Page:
The Court of Appeals affirmed the trial court’s summary disposition order, observing preliminarily that Nationwide offered two theories for why Cincinnati was a higher priority insurer: (1) “that [Cincinnati] was the insurer of the registrant, Krinsky, at the time of the accident involving the vehicle,” and (2) “that, because defendant was the owner of the vehicle at the time of the accident, defendant should have covered the PIP claims.”
As to the first theory, Nationwide argued that Krinsky remained the registrant of the Dodge Magnum for a period of time even after the title was signed over to Cincinnati. In so arguing, Nationwide relied on the case of Titan Ins Co v State Farm, 296 Mich App 75 (2012), in which “the seller of a motorcycle allowed his license plate to remain on the motorcycle and failed to cancel the motorcycle’s registration after the sale,” prompting the Court of Appeals to hold that “the seller remained the motorcycle’s registrant, and the seller’s insurer, State Farm, was required to provide PIP benefits.” The court distinguished this case from Titan, however, and analogized it instead to Allstate Ins Co v State Farm Mut Auto Ins Co, 230 Mich App 434 (1998). In Allstate, the Court held that the recent seller of the vehicle in question was no longer its registrant (even though he had sold the vehicle just hours prior) because he ‘did nothing to intimate that he was voluntarily remaining the registrant of the car.’ In this case, Krinsky did nothing after the sale of the Magnum to intimate that he was voluntarily remaining the registrant of the car, and thus, at the time of the accident, he was not still the registrant of the car.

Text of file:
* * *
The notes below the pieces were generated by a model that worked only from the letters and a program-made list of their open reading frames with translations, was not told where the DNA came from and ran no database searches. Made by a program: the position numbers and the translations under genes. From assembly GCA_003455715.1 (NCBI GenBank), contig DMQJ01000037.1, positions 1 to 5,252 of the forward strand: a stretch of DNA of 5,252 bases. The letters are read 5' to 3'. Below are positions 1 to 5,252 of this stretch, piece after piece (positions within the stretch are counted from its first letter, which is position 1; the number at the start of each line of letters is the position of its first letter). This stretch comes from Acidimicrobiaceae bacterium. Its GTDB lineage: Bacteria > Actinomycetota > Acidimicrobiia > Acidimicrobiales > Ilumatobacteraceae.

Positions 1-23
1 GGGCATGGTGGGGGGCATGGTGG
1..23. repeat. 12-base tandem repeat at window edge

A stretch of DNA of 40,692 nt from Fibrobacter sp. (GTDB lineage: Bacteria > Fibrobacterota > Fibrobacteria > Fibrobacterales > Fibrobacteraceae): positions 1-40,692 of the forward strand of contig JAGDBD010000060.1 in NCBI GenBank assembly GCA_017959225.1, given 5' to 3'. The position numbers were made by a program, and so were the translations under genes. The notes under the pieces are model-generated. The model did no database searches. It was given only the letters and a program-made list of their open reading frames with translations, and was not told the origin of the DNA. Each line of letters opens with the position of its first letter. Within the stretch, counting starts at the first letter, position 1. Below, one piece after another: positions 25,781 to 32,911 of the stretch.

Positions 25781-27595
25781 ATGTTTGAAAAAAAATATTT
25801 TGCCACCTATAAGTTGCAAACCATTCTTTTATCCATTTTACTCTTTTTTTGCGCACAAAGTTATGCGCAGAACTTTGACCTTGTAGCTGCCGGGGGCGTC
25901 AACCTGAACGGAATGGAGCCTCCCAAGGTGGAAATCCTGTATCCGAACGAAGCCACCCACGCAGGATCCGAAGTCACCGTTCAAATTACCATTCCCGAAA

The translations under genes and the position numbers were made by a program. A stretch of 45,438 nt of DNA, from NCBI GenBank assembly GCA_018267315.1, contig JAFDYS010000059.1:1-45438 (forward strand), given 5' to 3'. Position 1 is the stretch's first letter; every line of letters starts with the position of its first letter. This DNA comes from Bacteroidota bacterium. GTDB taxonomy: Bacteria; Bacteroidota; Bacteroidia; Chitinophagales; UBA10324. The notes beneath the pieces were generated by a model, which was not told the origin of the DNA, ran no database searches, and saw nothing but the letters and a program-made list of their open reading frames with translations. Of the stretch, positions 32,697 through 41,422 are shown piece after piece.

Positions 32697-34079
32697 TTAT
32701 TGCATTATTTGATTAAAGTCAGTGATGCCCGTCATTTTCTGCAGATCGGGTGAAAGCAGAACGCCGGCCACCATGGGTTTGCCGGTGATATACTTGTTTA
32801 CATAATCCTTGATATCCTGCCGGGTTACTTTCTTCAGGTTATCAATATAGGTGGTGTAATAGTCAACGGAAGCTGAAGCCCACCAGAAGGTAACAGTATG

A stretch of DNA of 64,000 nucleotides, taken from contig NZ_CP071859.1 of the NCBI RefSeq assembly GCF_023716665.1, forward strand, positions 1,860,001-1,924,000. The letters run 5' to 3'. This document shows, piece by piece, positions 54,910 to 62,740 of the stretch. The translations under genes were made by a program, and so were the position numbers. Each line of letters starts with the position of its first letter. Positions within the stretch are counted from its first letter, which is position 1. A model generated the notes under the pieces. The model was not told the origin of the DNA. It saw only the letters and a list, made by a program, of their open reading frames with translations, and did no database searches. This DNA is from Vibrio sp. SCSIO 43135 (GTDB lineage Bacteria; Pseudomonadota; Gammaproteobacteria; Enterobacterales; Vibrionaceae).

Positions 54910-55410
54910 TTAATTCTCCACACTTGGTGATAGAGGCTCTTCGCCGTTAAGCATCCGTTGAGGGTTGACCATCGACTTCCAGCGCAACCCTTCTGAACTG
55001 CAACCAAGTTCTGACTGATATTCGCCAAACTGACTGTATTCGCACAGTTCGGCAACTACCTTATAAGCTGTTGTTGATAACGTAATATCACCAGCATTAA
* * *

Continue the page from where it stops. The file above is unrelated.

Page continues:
“The present case is similar to Allstate, because Krinsky showed he did not intend to remain the registrant of the vehicle after it was stolen. Because the vehicle was stolen, Krinsky had no opportunity to take actions such as removing the license plate, but by accepting payment for the vehicle and signing over title to defendant, he showed his intent to no longer have an ‘insurable interest’ in the vehicle, and ‘did nothing to intimate that he was voluntarily remaining the registrant of the car.’ Titan, 296 Mich App at 90; Allstate, 230 Mich App at 436.”